In Depth Analysis: CalculatedRisk Newsletter on Real Estate (Ad Free) Read it here.

Monday, May 03, 2010

More Fed Bubble Talk in 2004

by Calculated Risk on 5/03/2010 08:12:00 PM

There has been widespread discussion of the March 2004 Fed comments and chart I posted on Saturday. To review: in March 2004, Fed associate research director Stephen Oliner presented a chart of rents-to-house prices and commented that "even after you account for the fundamentals, there’s a part of the increase [in house prices] that is hard to explain".

This should have set off alarms. Is there widespread speculation? Are lending standards too loose?

Here are some comments from Minneapolis Fed President Gary Stern at the November 10, 2004 FOMC meeting that answers those questions:

Stern: A little over a week ago, we hosted at the Bank a meeting on housing and residential construction activity. There were several reasons for this. One, of course, was the fact that we hear periodic discussions of a potential bubble in house prices. But second, I’ve been struck, as I’ve watched developments in the Twin Cities and as I’ve traveled around other cities in the last several years, by the absolutely high level of construction activity that seems to be occurring. It’s not only new building, but conversions of all sorts of warehouses, schools, and former office buildings to residential property. A change in mix seems to be occurring as well, with more of the construction and renovation yielding townhouses and condominiums rather than the standard single-family home.
Let me just note three specific issues that came up because I, at least, found them of interest. The first, which it won’t surprise this group to hear, is that they attributed a good deal of the strength in housing to very favorable financial conditions. In this regard they talked not only about low interest rates but also lower down-payment requirements. I might add that a couple of the lenders did say that they thought the credit pendulum had swung too far. They felt that credit conditions had become too easy, and they were anticipating some potential difficulties going forward—presumably in somebody else’s shop! [Laughter] Second, they reported that at least in some markets a significant percentage of the purchases of new units were by investors, where the term “investors” means people who don’t intend to occupy the property, at least not immediately. As best they could judge, in some markets investors were buying up to 30 percent of the new additions to supply. And finally, they noted that there seemed to be some acceleration of purchases by first-time homebuyers who were concerned that they were going to be priced out of the market if they waited longer. The implications of that, of course, are that at some point such sales will slow because people will have acted if they could.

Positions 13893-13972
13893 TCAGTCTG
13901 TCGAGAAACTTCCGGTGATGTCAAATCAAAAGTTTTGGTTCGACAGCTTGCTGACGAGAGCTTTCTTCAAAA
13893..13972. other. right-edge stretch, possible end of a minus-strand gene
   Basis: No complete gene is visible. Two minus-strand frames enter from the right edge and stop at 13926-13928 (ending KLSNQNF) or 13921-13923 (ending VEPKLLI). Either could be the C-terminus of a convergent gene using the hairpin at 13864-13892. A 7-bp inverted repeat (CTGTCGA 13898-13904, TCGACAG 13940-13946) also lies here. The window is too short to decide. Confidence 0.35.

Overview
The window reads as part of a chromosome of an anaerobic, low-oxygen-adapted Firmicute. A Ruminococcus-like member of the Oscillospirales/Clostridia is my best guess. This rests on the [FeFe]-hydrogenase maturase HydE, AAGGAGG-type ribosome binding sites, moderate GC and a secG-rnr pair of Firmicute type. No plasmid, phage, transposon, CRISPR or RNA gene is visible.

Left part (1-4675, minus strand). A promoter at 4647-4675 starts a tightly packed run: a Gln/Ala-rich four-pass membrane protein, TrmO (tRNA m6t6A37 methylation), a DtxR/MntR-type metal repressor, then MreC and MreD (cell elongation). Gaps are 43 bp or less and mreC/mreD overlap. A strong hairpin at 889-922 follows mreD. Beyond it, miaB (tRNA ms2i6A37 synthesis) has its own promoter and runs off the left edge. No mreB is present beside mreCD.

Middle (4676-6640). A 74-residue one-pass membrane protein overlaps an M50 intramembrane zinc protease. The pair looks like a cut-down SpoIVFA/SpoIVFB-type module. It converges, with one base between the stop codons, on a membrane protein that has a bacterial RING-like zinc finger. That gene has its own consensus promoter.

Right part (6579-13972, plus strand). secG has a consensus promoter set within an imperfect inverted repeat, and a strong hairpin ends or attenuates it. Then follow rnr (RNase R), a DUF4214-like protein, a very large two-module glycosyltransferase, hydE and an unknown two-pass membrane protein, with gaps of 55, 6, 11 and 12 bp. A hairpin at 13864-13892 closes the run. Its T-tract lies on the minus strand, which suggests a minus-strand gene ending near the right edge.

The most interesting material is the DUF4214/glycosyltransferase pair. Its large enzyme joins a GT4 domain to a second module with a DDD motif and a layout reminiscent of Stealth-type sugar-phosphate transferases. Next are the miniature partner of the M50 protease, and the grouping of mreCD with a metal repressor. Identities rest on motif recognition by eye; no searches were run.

CHAIRMAN GREENSPAN. Shall we take a coffee break and return in fifteen minutes, please.
Loose lending standards, widespread speculation, conversion of all kinds of buildings to residential - and this in flat land!

So in March 2004 a Fed researcher was expressing concern about house prices being out of line with fundamentals, and in November 2004 a Fed President is talking about widespread speculation ... and then there was no further discussion. The 2005 transcripts will be very interesting (to be released next year).

For more see:
  • Paul Krugman: Bubble Denial
  • Matthew Yglesias: Is Our Fed Governors Learning?
  • Annie Lowrey: The Fed Discussing and Dismissing the Housing Bubble in 2004
  • Ryan Grim at HuffingtonPost: Greenspan Wanted Housing-Bubble Dissent Kept Secret